Saturday, December 31, 2016

A Gong for Ray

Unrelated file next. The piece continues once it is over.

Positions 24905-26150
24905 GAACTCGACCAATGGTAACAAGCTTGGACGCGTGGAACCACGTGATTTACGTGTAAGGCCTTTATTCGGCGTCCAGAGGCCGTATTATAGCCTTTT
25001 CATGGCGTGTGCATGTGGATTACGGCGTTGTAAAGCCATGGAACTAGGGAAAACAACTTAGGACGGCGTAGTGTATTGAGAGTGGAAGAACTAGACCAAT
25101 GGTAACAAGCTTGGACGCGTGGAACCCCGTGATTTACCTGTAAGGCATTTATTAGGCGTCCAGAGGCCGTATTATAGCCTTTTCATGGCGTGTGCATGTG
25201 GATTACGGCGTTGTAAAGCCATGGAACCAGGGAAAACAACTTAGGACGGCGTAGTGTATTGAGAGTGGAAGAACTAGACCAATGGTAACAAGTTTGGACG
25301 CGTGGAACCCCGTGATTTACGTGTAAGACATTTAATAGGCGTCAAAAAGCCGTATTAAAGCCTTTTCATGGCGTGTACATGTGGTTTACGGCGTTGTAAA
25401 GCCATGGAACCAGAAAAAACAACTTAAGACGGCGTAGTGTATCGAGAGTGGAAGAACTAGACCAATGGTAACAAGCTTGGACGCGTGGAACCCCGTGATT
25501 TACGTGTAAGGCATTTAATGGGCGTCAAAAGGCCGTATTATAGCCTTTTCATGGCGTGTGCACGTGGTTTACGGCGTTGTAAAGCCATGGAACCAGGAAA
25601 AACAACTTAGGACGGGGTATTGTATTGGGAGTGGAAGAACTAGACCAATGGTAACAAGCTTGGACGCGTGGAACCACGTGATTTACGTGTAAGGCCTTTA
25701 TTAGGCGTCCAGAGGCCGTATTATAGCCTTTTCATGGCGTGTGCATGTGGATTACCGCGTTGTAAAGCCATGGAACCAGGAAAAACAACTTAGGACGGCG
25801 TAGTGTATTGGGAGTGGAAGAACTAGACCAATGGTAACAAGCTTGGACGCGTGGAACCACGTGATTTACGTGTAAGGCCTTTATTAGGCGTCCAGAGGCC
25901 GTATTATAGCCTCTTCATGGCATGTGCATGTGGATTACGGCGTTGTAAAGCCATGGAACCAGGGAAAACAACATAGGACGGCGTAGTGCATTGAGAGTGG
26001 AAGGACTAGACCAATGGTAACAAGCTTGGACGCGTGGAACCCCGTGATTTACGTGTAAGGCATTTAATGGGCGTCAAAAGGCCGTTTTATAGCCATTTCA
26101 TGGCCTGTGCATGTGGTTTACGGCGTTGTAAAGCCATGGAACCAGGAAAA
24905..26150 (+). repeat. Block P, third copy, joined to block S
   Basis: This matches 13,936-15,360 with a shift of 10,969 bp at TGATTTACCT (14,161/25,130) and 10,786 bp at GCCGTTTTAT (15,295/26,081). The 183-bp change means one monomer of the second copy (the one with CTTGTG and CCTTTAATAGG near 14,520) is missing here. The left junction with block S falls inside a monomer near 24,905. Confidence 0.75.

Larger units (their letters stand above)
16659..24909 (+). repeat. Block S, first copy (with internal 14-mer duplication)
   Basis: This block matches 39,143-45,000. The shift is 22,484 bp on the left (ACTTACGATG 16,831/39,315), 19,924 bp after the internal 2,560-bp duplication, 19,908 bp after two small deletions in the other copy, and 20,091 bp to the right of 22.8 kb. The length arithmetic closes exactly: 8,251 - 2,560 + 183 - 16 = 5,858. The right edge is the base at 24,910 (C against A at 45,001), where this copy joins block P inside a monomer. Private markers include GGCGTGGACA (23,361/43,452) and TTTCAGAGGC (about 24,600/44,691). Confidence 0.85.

Ray Davies was awarded a knighthood in the New Year honours. If the name means nothing to you then read no further. For those of us of a certain age, he was the perfect antidote to the (mainly American) manufactured pop singers of the 1960s. Unlike almost all of his contemporaries on either side of the Atlantic, Ray wrote songs about Britain and sang them in an English accent. The Kinks were never as musically brilliant as the Beatles, as exciting as the Who or innovative as the Pink Floyd but they produced a body of work (nearly all written by Ray with some by brother Dave) that spoke directly to me as a teenager growing up in the sixties. Ray would never have written a line like "JoJo left his home in Tucson, Arizona" (Get Back, The Beatles) or droned on about how he missed Massachussets (The BeeGees) or claimed to have met a "gin-soaked, bar room queen in Memphis" (Honky Tonk Women, The Rolling Stones). He sang about people trapped in poverty dreading the knock for the rent (Dead End Street), the fragility and charm of English culture (Village Green Preservation Society LP) and the simple pleasures of seaside holidays, football and beer (Autumn Almanack). His heroes did not find glamour in New York, LA or Paris - they met amidst the crowds outside a tube station (Waterloo Sunset) and his antiheroes chased the moment in vain (Dedicated Follower of Fashion) or found success unbearable (Sunny Afternoon, End of the Season). And who has ever written a love song based on meeting your girl for a cup of tea (Afternoon Tea)? Ray Davies, Sir Ray, did.

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